This is why we need feminism.
According to multiple reports, a Malaysian politician recently made comments during a debate on domestic violence in the national parliament that suggested women who nag and withhold sex are "abusing" their husbands.
Men are generally physically stronger than women so they are subjected to emotional and psychological abuse.Che Mohamad Zulkifly Jusoh
"Men are generally physically stronger than women so they are subjected to emotional and psychological abuse, which is even worse," Che Mohamad Zulkifly Jusoh, a member of the ruling Barisan Nasional coalition, said. "This includes having a wife who denies conjugal rights to her husband or one who constantly nags."
Per The Telegraph, Malaysia is reviewing its laws on domestic abuse, which is significant as reports of domestic violence in the country have been increasing, yet public awareness of the issue among Malaysians is still low.
Public awareness of [domestic abuse] among Malaysians is still low.
Jusoh also complained about how Muslim men, who are allowed to have multiple wives under Sharia law, have to obtain permission their first wives before they can marry again.
"Some [men] want to marry more than one but need to get permission from their wives, who disagree and begin nagging," he said.
His remarks received strong criticism from public figures, including women's rights activist and daughter of former Prime Minister Mahathir Mohamed..
"This is an old notion, that when you marry a woman you own her body. It does not work that way," she told AFP (via The Telegraph). "Women have a right to say no to sex. It is ridiculous to say men are abused if women say no."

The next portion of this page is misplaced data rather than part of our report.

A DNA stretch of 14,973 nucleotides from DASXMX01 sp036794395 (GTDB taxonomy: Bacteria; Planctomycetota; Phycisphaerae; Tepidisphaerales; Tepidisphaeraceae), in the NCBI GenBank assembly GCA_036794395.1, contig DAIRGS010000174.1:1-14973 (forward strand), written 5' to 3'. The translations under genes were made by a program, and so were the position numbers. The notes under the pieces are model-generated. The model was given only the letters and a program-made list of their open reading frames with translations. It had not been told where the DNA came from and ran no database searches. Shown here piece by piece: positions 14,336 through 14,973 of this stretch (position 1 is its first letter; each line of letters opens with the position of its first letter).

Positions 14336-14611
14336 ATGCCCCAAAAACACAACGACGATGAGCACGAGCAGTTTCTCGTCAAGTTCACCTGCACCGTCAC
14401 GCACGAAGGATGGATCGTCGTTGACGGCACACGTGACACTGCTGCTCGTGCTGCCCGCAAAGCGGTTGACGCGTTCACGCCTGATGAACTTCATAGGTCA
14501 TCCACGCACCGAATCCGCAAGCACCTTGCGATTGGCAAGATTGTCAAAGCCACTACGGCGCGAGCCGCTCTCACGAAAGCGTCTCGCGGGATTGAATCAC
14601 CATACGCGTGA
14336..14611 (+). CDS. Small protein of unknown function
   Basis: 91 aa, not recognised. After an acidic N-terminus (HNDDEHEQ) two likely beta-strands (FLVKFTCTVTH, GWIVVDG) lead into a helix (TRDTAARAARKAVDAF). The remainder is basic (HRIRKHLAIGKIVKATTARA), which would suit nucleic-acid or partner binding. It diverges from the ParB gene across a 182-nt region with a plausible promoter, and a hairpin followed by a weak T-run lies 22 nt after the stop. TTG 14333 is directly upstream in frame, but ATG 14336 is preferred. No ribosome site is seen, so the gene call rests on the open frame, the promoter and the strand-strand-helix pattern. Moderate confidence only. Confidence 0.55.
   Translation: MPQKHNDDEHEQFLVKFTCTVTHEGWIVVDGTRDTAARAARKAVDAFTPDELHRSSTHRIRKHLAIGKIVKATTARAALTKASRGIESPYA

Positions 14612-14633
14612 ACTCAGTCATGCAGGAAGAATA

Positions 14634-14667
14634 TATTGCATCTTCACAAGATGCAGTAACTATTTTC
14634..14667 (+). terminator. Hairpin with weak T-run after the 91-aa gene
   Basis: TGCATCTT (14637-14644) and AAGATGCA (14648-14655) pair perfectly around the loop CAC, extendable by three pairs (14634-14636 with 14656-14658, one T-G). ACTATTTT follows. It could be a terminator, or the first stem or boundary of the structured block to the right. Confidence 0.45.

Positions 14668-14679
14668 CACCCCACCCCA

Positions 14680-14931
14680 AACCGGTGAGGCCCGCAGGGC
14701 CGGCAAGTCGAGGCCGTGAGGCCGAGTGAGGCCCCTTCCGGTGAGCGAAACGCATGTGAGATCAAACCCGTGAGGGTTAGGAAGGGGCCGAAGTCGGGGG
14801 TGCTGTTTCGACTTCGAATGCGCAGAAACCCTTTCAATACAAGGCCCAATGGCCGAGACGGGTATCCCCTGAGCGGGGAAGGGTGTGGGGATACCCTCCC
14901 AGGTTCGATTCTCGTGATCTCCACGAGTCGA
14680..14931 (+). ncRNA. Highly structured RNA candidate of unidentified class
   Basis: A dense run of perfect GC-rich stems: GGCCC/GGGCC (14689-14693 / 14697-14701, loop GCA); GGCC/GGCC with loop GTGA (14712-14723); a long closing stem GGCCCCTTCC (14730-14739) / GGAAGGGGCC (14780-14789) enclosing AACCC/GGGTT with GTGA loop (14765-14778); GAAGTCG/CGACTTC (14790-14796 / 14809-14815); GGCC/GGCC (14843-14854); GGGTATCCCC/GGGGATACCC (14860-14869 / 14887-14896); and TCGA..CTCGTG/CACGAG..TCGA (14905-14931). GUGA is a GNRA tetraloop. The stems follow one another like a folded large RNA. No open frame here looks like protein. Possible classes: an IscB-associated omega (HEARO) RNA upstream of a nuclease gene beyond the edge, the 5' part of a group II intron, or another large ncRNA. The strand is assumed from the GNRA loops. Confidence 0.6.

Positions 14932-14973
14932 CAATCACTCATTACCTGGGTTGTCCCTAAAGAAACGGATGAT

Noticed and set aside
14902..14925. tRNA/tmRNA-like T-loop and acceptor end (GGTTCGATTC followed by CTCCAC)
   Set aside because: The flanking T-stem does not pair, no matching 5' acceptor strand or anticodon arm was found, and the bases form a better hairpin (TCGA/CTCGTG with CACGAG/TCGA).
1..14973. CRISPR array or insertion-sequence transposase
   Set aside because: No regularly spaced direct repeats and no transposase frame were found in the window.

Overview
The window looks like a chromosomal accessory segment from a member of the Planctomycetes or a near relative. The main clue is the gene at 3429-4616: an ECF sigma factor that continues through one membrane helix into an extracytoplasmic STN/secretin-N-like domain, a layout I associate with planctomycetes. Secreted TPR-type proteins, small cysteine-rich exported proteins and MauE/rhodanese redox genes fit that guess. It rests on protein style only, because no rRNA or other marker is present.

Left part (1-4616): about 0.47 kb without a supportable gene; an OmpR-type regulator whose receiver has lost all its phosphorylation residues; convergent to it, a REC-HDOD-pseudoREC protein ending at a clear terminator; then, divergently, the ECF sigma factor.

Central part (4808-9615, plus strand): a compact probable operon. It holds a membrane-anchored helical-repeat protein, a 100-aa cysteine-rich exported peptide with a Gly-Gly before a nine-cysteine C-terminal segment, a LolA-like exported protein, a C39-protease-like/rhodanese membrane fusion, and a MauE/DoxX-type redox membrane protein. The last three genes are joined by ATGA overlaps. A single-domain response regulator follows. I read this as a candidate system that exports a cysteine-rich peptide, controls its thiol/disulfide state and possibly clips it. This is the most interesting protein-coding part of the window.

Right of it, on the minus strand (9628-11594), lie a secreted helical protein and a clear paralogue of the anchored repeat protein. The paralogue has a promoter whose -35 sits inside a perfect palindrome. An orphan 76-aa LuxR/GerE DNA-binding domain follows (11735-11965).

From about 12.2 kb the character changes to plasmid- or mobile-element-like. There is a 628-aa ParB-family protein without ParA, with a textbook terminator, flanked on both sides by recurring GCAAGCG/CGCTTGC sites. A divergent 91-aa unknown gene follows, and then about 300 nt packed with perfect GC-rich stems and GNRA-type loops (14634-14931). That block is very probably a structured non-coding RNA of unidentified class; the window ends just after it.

According to The Pool, Mahathir also posted a Facebook comment about Jusoh's remarks, writing, "Hmmm...and yet we let men rule countries?"
The proposed amendment to the domestic violence laws are supposed to offer victims of domestic abuse more protection, a measure which women's rights groups have been pushing for since 2013.
Hmmm...and yet we let men rule countries?Mahathir Mohamed
Rohani Abdul Karim, the minister for Women, Family and Community Development, told Star 2 why it's important for this amendment to go through.
"Police statistics show that domestic violence is on the increase, with 15,617 reported cases between 2014 and 2016," she said, adding that 75 per cent of the victims in these cases were women. "We need to see this bill through. We also need victims to know that there are laws to protect them from violence."
A key amendment to the bill is the introduction of an Emergency Protection Order (EPO), which allows social welfare officers to grant victims immediate protection against their abusers.
"Currently, victims are required to make a police report and appear in court before they can obtain either an Interim Protection Order (IPO) or a Protection Order, which takes time. While waiting for these orders, victims have no protection whatsoever. Some victims fear making a police report for various other reasons," said Women's Aid Organization advocacy manager Yu Ren Chung.
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